For immediate release on 3 April 2020
Labor rights organizations submitting letter of petition to Social Security Office
Urging inspection of the registration of migrant employees under the border employment policy
Today (3 April 2020), representatives of migrant worker organizations have handed over a letter of petition to the Secretary General and the Provincial Social Security Office asking the officials to invoke their power per Section 80 of the Social Security Act 1990. In pursuance to the cabinet resolution in February 2015 to ask the Ministry of Labor to develop the policy on the employment of commuter or seasonal migrant workers from Myanmar, Laos and Cambodia per Section 14 of the Alien Working Act 2008, which has since been replaced by Section 64 of the Royal Ordinance Concerning the Management of Foreign Workers’ Employment 2017. The types of work allowed for such employment have to be either menial labor or domestic worker. The Thai government and governments of sending countries including Myanmar and Cambodia have signed their bilateral agreements to allow the use of border pass in lieu of passports when applying for work permits per Section 64 of the Royal Ordinance.
According to the Office of Foreign Workers Administration, as of December 2019, Tak is home to 21,440 migrant workers who have been registered per Section 64 (border employment). And according to civil society organizations which have been receiving complaints from the workers, most of such workers end up being employed in industrial sector including garment factories based in Tak where 723 factories are situated. 479 of such factories or 63% of all Tak’s factories are located in the Special Economic Zone and are allowed conduct the border employment. Such workers are employed more or less like regular workers. And such enterprises are normally not exempted from the requirement to have their workers registered in the social security system as required by the Social Security Act. Sill many factories opt to employ the workers in such manner invoking Section 64 claiming it is temporary work to avoid registering their workers in the social security system. It is a blatant violation of the social security law which obliges an employer with one worker and upward to submit a name list of insured persons, a list of their wages and other statements as required by the Secretary General to the SSO within 30 days since the employees become insured persons. This is to ensure the employees’ access to assurance and seven social benefits offered by the law.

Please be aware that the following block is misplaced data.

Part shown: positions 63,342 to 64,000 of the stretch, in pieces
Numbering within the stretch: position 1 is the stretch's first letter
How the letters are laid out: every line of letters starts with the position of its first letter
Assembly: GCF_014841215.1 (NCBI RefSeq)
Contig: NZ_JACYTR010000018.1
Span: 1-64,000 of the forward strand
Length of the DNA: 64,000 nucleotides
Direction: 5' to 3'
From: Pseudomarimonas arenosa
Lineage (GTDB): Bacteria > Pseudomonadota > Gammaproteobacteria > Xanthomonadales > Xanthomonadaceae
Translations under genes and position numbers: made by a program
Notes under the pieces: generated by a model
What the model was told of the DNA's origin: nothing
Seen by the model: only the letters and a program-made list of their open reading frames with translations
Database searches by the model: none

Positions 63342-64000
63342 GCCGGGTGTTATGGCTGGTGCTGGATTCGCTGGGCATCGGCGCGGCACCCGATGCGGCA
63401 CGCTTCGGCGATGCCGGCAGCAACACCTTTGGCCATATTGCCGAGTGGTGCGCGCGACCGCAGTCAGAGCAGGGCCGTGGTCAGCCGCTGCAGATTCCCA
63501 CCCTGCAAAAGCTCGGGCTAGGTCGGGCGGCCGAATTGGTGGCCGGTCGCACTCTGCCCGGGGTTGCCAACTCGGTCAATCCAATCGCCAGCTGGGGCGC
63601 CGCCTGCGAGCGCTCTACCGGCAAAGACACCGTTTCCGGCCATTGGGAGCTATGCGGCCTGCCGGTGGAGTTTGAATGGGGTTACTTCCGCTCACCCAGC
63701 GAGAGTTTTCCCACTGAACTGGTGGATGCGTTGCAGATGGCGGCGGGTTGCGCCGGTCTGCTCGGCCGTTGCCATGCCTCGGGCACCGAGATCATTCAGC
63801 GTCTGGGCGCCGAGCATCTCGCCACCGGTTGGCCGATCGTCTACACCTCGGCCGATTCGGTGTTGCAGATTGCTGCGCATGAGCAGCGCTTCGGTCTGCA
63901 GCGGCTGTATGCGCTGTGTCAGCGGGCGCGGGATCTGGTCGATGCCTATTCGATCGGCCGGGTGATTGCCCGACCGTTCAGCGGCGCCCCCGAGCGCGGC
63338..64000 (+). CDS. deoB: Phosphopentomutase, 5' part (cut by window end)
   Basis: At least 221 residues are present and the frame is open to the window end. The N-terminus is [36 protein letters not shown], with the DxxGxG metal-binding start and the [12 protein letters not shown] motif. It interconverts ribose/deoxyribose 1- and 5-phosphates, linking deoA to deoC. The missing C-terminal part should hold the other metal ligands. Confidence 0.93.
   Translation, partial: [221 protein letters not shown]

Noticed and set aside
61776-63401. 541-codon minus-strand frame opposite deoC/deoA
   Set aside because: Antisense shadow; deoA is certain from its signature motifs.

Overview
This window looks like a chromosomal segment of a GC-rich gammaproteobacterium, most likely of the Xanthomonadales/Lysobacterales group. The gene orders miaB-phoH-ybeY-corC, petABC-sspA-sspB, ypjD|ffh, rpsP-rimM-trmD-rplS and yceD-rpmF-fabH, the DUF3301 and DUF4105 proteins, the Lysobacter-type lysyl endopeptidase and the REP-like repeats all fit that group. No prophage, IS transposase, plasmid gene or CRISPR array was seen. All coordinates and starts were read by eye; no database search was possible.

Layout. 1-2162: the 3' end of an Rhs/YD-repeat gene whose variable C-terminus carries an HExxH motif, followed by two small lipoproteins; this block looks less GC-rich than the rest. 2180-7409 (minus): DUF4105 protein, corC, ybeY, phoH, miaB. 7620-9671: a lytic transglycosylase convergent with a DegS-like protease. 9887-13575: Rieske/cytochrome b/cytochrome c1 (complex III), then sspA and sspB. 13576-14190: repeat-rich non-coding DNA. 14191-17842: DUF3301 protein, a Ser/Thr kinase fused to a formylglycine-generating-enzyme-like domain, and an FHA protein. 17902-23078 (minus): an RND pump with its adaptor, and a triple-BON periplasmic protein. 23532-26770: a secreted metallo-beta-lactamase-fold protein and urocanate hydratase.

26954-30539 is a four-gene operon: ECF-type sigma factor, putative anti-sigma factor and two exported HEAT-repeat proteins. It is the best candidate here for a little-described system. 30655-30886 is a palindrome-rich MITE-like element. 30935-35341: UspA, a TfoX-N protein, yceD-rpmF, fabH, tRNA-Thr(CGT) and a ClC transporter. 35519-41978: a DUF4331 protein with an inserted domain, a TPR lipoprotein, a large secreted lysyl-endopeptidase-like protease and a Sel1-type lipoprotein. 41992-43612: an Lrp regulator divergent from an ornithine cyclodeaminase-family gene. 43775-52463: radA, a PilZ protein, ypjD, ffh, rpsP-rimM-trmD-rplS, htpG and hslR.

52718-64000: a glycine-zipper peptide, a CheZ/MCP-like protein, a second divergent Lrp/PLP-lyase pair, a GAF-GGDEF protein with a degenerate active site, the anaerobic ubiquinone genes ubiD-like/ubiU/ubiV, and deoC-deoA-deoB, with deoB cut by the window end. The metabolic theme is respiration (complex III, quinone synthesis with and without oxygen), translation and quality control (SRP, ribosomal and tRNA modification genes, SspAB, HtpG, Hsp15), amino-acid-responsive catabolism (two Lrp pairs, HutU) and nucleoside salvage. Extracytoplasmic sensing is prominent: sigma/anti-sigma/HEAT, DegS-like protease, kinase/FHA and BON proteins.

Given the Covid-19 outbreak, many factories have to terminate the employment of migrant employees or have to shut down their operation temporarily. But since they are yet insured under the social security system, the employees are deprived of access to such benefits from the social security fund including the unemployment benefit or other benefits awarded to an insured person per the cabinet resolution when a business has to stop temporarily. By submitting this letter of petition to demand the authorities exercise their power to ensure labor protection according to the law, the migrant workers organizations also want to reiterate the major principle of protection that has to apply to all workers indiscriminately as Thailand has ratified the International Labor Organization Convention no. 111 and to ensure that migrant workers who are employed invoking Section 64 of the Royal Ordinance to take on seasonal work, ad hoc work or homework which appears to be regular work including working in factories and service sector are entitled to benefits as an insured person per the Social Security Act.
For more information, please contact Ms. Jirarat Moonsiri, attorney 089 273 4711
Mr. Suchart Trakoonhuthip, attorney, 086 369 0762